Hey, I’m two classes away from completing my BA degree in Creative Writing and English. Yay! It’s been a long, long road.
I wish I could say the peer writing workshops were where I learned the most but, alas, those were a bust since many students weren’t familiar with how to critique fiction, and even fewer were familiar with my genre, YA fantasy.
The class I did learn the most in, however, was “New Media Writing and Publishing.” When I say “learned the most in,” that doesn’t mean I totally know how to apply it all yet, but the course pushed me to explore important concepts like who I am as a writer, what my books are about, who’s most likely to read my books (target audience), and how to reach them. The idea is that an aspiring author should create an author platform before publishing books so she doesn’t come across as a desperate stranger hawking her wares but, rather, has built connections with her target audience beforehand.
That’s the idea. Author brand, platform-building–it all sounds a bit jargon-y and hardsell-y, but it’s a reality for anyone wanting to build a career as a novelist.
The gist of the class is developing an author platform means lots of soul-searching, research, and hard work to answer the following quesions:
- What is unique/memorable/engaging about me, my interests, and my life experiences?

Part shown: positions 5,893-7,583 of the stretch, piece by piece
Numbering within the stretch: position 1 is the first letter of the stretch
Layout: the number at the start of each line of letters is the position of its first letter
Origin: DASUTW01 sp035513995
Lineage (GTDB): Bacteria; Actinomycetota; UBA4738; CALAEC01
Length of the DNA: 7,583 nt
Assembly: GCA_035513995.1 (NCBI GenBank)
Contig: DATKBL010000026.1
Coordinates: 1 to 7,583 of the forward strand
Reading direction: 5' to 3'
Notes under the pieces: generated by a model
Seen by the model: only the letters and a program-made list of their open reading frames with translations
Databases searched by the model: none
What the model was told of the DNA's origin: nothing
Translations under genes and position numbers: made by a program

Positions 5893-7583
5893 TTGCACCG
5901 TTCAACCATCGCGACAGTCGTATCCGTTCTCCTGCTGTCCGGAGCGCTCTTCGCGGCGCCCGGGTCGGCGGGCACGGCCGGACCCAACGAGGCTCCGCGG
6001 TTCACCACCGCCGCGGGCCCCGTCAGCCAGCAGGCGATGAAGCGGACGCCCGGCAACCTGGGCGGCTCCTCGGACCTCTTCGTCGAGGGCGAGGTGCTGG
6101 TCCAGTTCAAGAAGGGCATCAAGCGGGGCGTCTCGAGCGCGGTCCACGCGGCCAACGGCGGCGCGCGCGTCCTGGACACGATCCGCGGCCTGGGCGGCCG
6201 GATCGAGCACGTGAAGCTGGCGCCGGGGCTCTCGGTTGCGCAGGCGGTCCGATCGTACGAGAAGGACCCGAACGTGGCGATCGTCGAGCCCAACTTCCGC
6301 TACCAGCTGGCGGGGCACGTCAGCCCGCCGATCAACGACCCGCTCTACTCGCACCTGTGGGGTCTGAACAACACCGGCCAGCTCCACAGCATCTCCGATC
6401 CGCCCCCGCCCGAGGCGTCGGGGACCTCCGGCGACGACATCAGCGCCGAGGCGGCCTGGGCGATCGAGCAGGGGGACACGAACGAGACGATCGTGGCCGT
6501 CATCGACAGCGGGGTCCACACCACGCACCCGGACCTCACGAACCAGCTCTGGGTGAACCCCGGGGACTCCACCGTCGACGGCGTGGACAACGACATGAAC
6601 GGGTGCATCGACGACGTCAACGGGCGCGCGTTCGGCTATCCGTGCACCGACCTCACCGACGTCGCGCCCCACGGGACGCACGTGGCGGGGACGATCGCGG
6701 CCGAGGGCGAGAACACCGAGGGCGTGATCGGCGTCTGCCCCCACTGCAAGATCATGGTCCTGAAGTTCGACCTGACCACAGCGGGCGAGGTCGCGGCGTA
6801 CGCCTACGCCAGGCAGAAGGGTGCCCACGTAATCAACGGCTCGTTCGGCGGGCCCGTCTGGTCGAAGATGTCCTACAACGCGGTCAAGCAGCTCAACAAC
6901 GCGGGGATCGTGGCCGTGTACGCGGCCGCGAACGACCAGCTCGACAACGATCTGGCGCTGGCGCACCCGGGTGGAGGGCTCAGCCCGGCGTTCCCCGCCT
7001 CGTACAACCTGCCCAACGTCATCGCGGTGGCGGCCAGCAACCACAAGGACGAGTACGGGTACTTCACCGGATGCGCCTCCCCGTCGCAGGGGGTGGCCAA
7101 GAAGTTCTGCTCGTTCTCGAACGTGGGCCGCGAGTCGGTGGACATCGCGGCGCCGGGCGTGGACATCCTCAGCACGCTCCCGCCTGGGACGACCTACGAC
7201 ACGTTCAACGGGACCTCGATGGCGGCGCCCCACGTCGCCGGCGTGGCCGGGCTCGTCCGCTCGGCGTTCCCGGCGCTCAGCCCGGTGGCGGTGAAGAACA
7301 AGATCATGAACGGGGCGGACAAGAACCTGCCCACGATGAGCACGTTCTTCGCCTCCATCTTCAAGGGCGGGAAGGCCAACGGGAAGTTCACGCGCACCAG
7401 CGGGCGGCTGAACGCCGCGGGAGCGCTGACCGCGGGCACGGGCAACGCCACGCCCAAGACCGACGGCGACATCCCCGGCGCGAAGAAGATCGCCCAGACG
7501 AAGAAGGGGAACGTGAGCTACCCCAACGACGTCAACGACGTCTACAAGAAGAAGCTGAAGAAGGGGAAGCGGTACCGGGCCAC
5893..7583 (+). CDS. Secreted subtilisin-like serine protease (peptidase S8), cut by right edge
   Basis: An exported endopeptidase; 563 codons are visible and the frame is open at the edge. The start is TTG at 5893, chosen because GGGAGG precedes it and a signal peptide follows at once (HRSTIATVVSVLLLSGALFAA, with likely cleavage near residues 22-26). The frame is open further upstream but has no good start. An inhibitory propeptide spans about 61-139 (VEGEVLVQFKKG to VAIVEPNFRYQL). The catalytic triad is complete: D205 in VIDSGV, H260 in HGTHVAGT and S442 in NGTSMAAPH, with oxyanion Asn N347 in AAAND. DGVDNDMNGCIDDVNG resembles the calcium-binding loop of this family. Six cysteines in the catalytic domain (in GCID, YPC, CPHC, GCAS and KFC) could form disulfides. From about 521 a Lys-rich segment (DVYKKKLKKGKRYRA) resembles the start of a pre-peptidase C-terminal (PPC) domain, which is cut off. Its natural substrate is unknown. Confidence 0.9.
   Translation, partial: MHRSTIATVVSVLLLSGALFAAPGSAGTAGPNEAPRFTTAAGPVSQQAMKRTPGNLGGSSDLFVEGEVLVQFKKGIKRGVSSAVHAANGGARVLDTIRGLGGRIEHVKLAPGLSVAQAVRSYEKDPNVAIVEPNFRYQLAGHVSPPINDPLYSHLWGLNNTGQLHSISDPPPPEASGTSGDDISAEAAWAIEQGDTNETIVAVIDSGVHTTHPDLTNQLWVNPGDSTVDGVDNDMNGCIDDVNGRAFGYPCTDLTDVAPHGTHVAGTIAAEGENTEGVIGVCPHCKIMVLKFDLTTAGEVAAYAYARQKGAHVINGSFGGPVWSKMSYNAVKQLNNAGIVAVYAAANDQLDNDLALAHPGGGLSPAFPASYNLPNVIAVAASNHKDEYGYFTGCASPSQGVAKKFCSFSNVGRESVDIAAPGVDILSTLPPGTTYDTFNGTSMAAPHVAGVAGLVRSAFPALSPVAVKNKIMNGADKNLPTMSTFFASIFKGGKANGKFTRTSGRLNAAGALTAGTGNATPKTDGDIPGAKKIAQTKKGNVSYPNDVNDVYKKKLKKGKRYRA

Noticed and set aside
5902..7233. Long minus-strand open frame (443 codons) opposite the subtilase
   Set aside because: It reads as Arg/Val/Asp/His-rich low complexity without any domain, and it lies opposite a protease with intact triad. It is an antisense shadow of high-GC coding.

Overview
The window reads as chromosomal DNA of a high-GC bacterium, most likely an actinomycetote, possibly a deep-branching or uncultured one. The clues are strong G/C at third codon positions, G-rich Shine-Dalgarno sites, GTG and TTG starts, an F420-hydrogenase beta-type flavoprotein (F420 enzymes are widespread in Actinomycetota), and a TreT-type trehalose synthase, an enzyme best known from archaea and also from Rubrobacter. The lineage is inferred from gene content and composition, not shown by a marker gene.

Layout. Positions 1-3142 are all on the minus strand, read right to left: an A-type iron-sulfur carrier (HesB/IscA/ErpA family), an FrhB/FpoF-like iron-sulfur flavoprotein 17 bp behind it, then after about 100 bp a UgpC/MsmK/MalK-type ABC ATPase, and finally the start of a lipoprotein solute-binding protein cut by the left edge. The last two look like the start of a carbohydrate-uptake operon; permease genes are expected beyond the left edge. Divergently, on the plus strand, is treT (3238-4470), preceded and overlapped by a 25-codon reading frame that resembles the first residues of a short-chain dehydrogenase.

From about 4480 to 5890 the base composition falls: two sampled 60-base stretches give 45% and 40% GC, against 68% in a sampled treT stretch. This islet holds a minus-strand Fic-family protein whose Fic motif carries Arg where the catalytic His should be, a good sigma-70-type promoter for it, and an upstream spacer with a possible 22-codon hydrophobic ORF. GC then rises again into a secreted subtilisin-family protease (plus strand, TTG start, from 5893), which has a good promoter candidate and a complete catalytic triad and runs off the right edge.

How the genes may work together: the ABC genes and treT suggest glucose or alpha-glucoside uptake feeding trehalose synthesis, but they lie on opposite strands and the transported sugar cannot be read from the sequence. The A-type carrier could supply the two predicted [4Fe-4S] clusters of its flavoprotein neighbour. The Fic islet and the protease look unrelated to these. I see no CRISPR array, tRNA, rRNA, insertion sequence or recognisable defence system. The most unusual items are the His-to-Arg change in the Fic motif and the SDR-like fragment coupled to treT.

2. What kinds of stories do I tell? Genre, vibe, themes, characters, etc.
3. Who is my target audience? (FYI: YA fantasy readers are predominantly female with an age range of 12 to 65.)
4. What does my target audience like? What are their interests? What books, authors, and websites do they enjoy? Why?
5. How and where can I engage with my target audience? What do other authors do to engage target readers and how can I do that in a way that is unique to me? What information, experiences, connections, insights, entertainment can I offer my target audience even before my book comes out?
Then use the answers to those questions to:
1. Create your website or blog in a way that will appeal to target readers.
2. Focus on one to two social media channels (at first) where you can comfortably stay engaged.
3. Then go forth, engage with people (don’t just “like” their posts–comment, ask questions), build relationships, and network in a way that is true to who you are as a person and as an author.
Check out these two shiny resources for more information on building an author platform.
Like all Chuck Sambuchino’s books, Create Your Writer Platform is brilliant and funny. Sambuchino’s tips on how to genuinely engage with people online are golden. Just be warned that some of the social media references are a bit outdated since, y’know, the Internet grows and changes faster than the Blob.
Also check out iWriterly’s interview with Brittany Wang. It synthesizes so much of what I learned in my author platform-building class. You’ll get great insights into online engagement by hearing super smart, eloquent Brittany Wang talk about her experiences as an author on Instagram.
3 thoughts on “What I Learned About Building an Author Platform or. . . the Best Class I Took in College”
I’m going to argue a bit with your instructors. You should have a book in some state of completion while blogging. Talking about the process is a great way to engage with people.
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Yes, it was strange to have to include a published works/works in progress page on my blog site when I didn’t quite feel ready to do that.
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